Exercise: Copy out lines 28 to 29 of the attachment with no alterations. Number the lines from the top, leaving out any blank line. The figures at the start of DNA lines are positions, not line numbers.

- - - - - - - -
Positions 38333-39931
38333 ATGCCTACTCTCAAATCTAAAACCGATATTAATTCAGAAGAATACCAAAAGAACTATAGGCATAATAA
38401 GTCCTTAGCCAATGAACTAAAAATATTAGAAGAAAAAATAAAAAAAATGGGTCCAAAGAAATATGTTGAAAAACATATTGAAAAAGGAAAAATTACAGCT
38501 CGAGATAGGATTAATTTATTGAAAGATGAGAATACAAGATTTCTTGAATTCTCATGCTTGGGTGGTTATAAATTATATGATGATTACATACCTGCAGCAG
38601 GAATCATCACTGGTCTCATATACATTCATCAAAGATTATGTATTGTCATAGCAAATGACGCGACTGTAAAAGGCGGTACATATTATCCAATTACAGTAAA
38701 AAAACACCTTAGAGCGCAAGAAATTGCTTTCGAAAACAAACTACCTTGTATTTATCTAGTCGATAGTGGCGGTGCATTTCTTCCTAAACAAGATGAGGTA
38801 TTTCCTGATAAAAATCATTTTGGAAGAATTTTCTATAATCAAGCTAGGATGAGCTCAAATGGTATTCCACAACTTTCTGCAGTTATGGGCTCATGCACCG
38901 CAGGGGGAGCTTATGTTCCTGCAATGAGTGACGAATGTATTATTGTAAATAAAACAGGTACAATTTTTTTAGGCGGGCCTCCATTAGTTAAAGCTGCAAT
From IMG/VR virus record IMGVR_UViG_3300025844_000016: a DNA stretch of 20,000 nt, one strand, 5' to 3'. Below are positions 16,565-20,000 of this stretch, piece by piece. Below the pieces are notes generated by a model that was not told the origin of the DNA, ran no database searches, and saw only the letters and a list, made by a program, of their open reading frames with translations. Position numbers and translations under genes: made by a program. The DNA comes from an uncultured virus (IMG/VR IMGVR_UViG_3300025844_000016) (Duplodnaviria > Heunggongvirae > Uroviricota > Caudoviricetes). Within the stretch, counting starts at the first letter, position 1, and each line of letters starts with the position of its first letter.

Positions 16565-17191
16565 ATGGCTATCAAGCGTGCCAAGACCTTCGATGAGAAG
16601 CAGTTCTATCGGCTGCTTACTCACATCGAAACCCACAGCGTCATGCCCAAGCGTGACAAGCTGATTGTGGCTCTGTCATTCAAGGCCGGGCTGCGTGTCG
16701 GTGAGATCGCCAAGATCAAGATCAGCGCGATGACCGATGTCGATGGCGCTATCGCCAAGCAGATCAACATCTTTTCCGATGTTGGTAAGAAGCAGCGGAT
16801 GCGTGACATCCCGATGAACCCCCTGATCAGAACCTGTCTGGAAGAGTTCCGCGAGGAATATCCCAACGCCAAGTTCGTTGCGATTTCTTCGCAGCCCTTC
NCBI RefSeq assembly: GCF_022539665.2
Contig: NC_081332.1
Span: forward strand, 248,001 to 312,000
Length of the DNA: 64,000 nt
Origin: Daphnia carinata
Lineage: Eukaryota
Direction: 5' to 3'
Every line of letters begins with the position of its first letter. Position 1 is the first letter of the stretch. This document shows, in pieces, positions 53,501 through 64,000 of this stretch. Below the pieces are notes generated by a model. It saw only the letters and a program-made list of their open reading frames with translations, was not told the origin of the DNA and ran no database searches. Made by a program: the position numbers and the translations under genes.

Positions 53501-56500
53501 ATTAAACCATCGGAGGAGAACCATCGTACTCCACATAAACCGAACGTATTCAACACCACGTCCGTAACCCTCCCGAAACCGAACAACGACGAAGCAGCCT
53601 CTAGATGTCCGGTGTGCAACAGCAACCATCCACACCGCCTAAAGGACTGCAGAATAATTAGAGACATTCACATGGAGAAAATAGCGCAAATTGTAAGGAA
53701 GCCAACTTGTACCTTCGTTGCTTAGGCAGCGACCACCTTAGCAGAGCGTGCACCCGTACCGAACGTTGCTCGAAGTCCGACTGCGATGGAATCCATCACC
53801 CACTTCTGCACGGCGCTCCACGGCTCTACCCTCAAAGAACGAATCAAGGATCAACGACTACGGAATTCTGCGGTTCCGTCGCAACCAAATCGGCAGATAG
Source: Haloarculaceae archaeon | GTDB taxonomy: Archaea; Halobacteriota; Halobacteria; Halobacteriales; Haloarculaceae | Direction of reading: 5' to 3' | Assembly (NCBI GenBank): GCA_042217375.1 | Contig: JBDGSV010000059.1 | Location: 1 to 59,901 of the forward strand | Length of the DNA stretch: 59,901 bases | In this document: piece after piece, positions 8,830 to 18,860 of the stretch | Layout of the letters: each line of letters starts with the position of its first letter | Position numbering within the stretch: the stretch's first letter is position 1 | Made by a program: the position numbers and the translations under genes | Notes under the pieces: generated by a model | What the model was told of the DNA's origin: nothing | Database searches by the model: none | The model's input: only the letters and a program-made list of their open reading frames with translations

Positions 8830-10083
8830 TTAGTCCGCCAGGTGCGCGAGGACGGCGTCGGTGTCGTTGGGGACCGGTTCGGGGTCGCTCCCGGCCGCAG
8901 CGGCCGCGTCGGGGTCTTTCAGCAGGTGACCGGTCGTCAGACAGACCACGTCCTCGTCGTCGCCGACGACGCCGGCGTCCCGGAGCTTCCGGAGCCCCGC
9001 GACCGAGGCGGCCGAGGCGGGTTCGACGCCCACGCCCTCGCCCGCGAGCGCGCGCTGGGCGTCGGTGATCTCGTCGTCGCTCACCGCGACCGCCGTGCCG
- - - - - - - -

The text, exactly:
Source: Haloarculaceae archaeon | GTDB taxonomy: Archaea; Halobacteriota; Halobacteria; Halobacteriales; Haloarculaceae | Direction of reading: 5' to 3' | Assembly (NCBI GenBank): GCA_042217375.1 | Contig: JBDGSV010000059.1 | Location: 1 to 59,901 of the forward strand | Length of the DNA stretch: 59,901 bases | In this document: piece after piece, positions 8,830 to 18,860 of the stretch | Layout of the letters: each line of letters starts with the position of its first letter | Position numbering within the stretch: the stretch's first letter is position 1 | Made by a program: the position numbers and the translations under genes | Notes under the pieces: generated by a model | What the model was told of the DNA's origin: nothing | Database searches by the model: none | The model's input: only the letters and a program-made list of their open reading frames with translations

Positions 8830-10083